Anthony Weiner: Poll Finds Majority of New York Voters Think He Should Not Resign

Jun 7, 2011 6:30pm

ABC News' Z. Byron Wolf (@zbyronwolf) reports:

New Yorker’s first impression is that embattled Rep. Anthony Weiner should not resign his post.

According to a survey of 500 New York City registered voters conducted by New York 1 and Marist College, only 30 percent say Weiner should resign. 51 percent of respondents said he should stay in his position and 18 percent said they were not sure.

"It’s worth keeping in mind that New York is overwhelmingly Democratic. Partisanship can run high in this town. Moral outrage, maybe less so,” said ABC News pollster Gary Langer of Langer Research Associates.

While the slim majority of New York voters said Weiner should not resign, he has gotten less support among his colleagues.

Republican real estate magnate Donald Trump took to Youtube and called Weiner a "psycho" and a "bad guy."

Republican National Committee Chairman Reince Priebus and House Majority Leader Eric Cantor both called on Weiner to resign.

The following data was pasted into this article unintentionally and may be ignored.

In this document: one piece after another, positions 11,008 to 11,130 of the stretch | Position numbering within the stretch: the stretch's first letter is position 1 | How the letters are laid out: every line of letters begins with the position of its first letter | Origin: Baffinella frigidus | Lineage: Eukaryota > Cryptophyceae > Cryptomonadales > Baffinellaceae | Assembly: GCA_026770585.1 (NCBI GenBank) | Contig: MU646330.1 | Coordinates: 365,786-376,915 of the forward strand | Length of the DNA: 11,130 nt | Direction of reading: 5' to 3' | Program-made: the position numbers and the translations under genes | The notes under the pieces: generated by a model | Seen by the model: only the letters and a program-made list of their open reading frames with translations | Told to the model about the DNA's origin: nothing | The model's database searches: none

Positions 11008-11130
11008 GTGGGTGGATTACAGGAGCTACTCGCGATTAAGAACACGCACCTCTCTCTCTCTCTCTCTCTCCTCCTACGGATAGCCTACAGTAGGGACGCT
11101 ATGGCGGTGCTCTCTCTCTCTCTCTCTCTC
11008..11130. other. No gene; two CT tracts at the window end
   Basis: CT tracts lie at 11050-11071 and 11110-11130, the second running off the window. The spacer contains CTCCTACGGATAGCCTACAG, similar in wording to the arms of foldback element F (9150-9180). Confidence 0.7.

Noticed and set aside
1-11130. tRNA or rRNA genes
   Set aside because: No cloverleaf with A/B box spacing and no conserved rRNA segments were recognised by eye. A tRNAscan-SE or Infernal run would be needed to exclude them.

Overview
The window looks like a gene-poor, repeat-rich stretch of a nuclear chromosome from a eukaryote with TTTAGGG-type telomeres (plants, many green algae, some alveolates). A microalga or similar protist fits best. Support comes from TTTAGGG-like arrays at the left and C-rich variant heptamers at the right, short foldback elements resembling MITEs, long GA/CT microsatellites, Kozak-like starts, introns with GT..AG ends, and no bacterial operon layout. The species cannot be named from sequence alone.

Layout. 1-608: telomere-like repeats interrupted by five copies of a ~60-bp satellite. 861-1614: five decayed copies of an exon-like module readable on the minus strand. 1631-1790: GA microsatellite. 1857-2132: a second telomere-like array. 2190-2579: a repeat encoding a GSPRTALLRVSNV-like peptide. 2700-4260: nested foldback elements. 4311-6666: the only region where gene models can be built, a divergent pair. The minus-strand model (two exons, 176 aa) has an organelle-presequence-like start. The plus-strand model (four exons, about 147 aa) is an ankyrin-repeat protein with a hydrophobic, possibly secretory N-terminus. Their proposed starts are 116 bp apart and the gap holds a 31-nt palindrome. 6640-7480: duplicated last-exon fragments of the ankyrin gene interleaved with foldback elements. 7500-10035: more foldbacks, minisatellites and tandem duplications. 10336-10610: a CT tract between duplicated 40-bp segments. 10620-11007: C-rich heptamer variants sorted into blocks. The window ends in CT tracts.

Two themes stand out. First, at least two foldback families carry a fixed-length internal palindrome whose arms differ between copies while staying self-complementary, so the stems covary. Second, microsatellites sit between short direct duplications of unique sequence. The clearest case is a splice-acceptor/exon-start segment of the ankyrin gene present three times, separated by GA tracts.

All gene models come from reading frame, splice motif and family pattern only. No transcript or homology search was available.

There wasn’t much more support for Weiner even among Democrats. Senate Majority Leader Harry Reid told reporters, "I wish there was some way I can defend him but I can't."

And while it does not appear that Weiner violated any laws, House Minority Leader Nancy Pelosi officially asked the House Committee on Standards of Official Conduct to investigate whether Weiner violated ethics rules by carrying on his online relationships.

Weiner has been a rising star among Democrats and until the sexting imbroglio was considered a viable candidate for mayor. While a bare majority of the New York City voters in the NY1/Marist poll said he shouldn’t resign from Congress, fewer supported a potential Weiner mayoral run. Twenty-five percent said she should run for mayor in the 2013 election, while 56 percent said he should not and 19 percent were unsure.

Trust of Weiner is not high; 64 percent of respondents thought he “only said he was sorry because he got caught.”

The New York City voters’ perceptions of politicians and online activity were equally interesting.

Thirty percent of respondents thought "sending lewd photos over the internet is common practice by politicians." But only Seventeen percent had sent or said something over the Internet that they regret.

A clear majority of 60 percent considered sending lewd photos over the Internet "to people other than your partner" to be cheating. Half would not forgive their partner for having a non-physical online relationship. 

Fifty-four percent said social media like Facebook do more harm than good to relationships, but sticking this question after all those above might stacked the dice.

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